In his legal advice on Theresa May’s Strasbourg agreement, Britain's Attorney General Geoffrey Cox said that new provisions “reduce the risk” of the UK being “indefinitely and involuntarily” held in the backstop, but said that “the legal risk remains unchanged” that the UK would have no legal means of exiting without EU agreement. He wrote in his legal advice on the Strasbourg agreements: "I now consider that the legally binding provisions of the Joint Instrument and the content of the Unilateral Declaration reduce the risk that the United Kingdom could be indefinitely and involuntarily detained within the Protocol's provisions at least in so far as that situation had been brought about by the bad faith or want of best endeavours of the EU.

BREXIT latest: United Kingdom cannot leave backstop without EU agreement, says Attorney General

Jacob Rees-Mogg, leader of the European Research Group of Eurosceptic Conservative MPs, said he had not decided which way he would vote on Mrs May's deal, but added "there must be a chance" of a further renegotiation with the EU.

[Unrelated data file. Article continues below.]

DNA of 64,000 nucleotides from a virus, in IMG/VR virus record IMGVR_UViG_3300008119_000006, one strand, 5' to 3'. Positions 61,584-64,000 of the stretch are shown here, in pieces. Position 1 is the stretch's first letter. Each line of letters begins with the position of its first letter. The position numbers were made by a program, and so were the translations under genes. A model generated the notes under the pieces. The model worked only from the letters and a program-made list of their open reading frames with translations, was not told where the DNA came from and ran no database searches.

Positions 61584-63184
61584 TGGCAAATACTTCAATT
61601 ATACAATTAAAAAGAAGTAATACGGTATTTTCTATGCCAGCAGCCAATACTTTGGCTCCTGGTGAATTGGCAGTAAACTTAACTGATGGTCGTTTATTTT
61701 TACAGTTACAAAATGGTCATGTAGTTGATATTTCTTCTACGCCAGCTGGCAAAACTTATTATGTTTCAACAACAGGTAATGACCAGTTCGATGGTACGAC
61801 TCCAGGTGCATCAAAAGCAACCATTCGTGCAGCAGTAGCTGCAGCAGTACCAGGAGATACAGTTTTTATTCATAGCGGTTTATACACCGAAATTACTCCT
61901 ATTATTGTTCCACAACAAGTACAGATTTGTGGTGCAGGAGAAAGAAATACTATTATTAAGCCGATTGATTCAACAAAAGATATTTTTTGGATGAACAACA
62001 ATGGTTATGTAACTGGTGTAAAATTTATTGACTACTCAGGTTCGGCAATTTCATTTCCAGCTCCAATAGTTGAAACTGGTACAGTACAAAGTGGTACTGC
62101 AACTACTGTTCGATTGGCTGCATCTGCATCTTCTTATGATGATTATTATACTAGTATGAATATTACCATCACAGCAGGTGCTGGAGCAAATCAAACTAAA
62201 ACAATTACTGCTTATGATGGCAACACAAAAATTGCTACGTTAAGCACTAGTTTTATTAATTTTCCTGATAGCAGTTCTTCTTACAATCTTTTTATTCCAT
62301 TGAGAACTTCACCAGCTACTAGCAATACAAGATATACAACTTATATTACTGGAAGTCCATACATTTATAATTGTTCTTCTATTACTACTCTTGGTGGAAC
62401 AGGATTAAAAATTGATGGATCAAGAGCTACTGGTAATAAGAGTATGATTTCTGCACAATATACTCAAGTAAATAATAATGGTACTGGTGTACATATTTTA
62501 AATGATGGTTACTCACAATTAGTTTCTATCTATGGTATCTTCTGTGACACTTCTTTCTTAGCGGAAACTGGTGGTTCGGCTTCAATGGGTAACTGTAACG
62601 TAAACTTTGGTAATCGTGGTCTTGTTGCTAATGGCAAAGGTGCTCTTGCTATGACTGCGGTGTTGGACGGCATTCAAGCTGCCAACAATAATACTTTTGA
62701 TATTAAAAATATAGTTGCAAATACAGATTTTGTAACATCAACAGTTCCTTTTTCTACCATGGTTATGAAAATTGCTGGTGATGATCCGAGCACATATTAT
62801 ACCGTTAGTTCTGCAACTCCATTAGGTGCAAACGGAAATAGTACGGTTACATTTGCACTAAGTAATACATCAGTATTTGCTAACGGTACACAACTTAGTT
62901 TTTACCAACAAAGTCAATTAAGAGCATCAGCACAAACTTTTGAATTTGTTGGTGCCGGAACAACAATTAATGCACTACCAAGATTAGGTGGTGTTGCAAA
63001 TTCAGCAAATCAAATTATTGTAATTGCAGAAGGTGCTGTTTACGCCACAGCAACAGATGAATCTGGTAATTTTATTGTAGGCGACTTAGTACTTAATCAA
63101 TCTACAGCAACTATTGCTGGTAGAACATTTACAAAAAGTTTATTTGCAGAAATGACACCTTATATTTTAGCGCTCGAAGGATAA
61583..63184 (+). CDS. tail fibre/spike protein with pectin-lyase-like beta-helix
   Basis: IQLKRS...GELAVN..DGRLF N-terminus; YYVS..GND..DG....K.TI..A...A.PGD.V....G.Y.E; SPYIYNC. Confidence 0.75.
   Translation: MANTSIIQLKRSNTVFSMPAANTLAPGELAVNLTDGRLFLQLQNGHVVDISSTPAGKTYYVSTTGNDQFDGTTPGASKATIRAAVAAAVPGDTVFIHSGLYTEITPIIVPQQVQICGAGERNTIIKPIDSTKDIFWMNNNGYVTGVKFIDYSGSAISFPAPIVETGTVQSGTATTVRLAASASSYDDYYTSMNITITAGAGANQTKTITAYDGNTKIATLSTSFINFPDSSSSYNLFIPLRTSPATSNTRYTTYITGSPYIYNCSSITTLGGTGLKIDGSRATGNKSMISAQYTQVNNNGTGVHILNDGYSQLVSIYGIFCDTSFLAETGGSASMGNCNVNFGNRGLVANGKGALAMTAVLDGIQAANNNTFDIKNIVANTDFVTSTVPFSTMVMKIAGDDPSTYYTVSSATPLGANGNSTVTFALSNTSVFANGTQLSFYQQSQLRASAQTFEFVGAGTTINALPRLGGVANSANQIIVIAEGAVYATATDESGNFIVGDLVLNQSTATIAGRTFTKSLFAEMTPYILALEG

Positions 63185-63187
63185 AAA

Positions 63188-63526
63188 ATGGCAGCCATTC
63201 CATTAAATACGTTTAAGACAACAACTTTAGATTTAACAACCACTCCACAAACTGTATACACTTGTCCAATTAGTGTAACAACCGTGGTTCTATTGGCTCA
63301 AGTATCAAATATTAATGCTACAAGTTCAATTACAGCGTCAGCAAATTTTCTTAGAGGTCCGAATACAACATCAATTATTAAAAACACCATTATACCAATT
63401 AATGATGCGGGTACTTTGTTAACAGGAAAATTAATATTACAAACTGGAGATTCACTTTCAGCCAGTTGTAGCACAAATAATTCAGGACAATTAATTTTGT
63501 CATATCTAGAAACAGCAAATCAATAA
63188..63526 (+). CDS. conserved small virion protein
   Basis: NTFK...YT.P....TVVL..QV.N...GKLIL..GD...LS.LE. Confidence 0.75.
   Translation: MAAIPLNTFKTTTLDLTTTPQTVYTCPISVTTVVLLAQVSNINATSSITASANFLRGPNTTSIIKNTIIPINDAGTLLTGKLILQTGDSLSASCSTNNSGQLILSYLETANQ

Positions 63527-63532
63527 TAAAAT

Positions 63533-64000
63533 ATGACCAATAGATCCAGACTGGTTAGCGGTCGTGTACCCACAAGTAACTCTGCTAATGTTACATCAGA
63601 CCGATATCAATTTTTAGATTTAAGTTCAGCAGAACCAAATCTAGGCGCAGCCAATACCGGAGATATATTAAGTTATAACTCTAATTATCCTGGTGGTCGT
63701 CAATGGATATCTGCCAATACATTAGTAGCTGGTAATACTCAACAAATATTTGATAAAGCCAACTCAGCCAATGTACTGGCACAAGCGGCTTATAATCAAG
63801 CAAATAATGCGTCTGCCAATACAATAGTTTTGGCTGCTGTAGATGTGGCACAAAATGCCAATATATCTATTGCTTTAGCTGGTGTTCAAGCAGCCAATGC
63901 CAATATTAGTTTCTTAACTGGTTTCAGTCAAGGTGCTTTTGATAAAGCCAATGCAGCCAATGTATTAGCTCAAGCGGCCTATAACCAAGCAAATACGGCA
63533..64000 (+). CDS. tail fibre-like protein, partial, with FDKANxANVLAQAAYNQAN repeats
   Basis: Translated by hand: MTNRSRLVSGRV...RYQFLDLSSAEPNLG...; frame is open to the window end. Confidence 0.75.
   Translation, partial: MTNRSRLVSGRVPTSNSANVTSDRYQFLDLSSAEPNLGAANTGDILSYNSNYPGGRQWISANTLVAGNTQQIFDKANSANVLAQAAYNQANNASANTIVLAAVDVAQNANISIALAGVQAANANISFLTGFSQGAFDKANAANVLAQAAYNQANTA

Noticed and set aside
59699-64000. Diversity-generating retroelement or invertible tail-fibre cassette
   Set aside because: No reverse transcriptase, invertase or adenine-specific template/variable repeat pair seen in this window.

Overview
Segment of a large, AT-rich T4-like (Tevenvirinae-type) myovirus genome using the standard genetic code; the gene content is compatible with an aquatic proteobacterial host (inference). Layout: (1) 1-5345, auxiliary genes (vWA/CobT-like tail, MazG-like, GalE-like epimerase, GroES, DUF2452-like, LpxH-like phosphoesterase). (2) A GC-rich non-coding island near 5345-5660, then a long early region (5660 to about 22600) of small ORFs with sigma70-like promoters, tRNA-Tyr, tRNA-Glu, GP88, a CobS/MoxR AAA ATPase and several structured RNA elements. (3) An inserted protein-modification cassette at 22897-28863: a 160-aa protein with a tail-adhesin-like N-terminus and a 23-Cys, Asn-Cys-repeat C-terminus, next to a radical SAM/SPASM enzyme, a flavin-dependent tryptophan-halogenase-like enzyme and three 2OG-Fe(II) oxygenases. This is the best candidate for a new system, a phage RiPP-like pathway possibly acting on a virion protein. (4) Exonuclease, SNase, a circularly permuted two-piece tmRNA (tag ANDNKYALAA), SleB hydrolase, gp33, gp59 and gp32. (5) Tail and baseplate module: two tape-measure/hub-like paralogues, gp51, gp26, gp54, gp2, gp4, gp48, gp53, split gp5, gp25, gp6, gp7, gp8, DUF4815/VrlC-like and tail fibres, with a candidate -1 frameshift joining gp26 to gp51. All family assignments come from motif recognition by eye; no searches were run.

Jacob Rees-Mogg, leader of the European Research Group of Eurosceptic Conservative MPs, said he had not decided which way he would vote on Mrs May’s deal, but added “there must be a chance” of a further renegotiation with the EU.

CRIMSON TAZVINZWA, AIWA! NO!|Attorney General Geoffrey Cox says “legal risk remains unchanged” in updated #Brexit deal and UK would have no legal means of exiting without EU agreement

In his legal advice on Theresa May’s Strasbourg agreement, Britain’s Attorney General Geoffrey Cox said that new provisions “reduce the risk” of the UK being “indefinitely and involuntarily” held in the backstop, but said that “the legal risk remains unchanged” that the UK would have no legal means of exiting without EU agreement.